QuitNet. This is Healthways' smoking cessation program and it includes a combination of an online tool and nurse calls.
Innergy. Ramsey said this is the weight loss program Healthways developed in partnership with Johns Hopkins. "It's for people who are obese or have BMIs over 30," he said. "It helps them to make lifestyle changes -- it's online and involves coaching."
High Risk Cost Avoidance. "We also have a set of predictive models that we will run the Carondelet medical claims through," Ramsey said. "So, rather than just looking at a cost event that happened last year and saying, OK, everyone that had a high cost event last year [is flagged as having higher risk] going into next year. So, rather than backward looking, Healthways can say that this group of people are at a high risk of having a high cost event in the next six to 12 months, based on a set of over 200 factors that were run through the predictive models." Ramsey said the 200 or so data feeds come from the HRA and the medical claims. High risk patients are then set up with a coaching program that aims to help mitigate that risk.
Currently, people using Healthways suite of tools are able to feed data from their connected health devices into the Well-Being Connect portal or wellbeingGO app. That data is then tracked and in the line of sight of nurses, Ramsey said. Connected device data is not being used "on that frequency to update the High Risk Cost Avoidance models," he said. However, Healthways is always fine tuning its predictive models, he said, and it would make "perfect sense" at some point in the future to use that kind of information. Ramsey said that everything Healthways does is science-based and proven first.
Last October Healthways announced that The American Journal of Preventive Medicine had published a study that evaluated its Daily Challenge program. The study used the Healthways Well-Being Assessment to assess change in both the intervention and control groups: "At 90 days, Daily Challenge was effective in improving well-being by 2.35 points over control, while participants who engaged socially with other program participants showed a 55 percent greater improvement in well-being compared with program participants who did not form social ties," the company wrote. Based on existing research, the company claimed that "each point of improvement in well-being equates to a 2.2 percent lower likelihood of hospital admission, a 1.7 percent lower likelihood of emergency room visits and 1 percent lower healthcare costs."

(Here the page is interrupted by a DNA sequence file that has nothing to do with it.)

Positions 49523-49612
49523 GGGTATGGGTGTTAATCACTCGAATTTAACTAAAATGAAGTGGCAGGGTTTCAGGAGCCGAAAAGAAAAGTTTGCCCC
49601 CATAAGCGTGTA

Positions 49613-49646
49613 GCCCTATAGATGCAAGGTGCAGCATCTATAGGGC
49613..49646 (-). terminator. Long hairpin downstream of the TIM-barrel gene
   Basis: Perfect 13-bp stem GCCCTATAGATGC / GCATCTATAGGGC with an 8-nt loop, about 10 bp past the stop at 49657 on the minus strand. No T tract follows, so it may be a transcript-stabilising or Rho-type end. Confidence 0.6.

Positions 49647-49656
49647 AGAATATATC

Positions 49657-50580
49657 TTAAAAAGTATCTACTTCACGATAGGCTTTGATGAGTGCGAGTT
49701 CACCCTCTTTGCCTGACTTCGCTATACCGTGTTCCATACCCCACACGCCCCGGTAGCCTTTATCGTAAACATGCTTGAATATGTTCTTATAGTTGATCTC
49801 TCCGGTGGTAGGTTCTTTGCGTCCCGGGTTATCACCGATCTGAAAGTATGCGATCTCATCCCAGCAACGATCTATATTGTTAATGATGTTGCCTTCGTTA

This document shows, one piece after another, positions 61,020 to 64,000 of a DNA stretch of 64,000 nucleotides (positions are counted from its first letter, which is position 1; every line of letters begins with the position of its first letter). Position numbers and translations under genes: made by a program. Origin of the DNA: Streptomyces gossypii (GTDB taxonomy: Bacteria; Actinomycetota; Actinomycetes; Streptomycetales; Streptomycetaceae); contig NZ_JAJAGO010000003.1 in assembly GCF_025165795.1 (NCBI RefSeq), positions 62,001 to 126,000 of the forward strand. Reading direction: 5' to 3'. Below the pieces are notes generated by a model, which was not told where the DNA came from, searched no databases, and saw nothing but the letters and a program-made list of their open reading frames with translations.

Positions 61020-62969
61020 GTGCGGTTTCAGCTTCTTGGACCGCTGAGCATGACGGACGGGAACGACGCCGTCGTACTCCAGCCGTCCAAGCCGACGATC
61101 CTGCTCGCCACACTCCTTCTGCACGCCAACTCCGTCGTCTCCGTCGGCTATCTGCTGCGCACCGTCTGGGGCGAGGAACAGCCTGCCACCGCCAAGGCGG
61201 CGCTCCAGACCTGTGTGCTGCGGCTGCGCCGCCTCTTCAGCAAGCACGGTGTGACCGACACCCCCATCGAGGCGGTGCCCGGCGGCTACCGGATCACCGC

Those are the types of numbers Ramsey said Healthways uses to measure its success. All population health strategy goals should include reduction of health-related risk, reduction of prevalence and incidence of chronic disease, reduction of morbidity rates, reduction in utilization of healthcare services, reduction of total medical costs, reduction of unplanned absences, increase in engagement and performance of the patient population, and improved longevity.
"We also focus on having the right touch for the right person at the right time," Ramsey said. "As the population moves more towards these mobile tools we still need to get the right touch at the right time, which most of the time will be a mobile tool. Almost -- what -- 30 percent of the population doesn't have a home telephone anymore? So we are reaching them via their mobiles to have calls, but also using wellbeingGO, because people are drawn to those tools on their phones. MeYou Health's tools are mostly accessible through the phone, too. We are constantly improving and moving more towards the utilization of those mobile tools."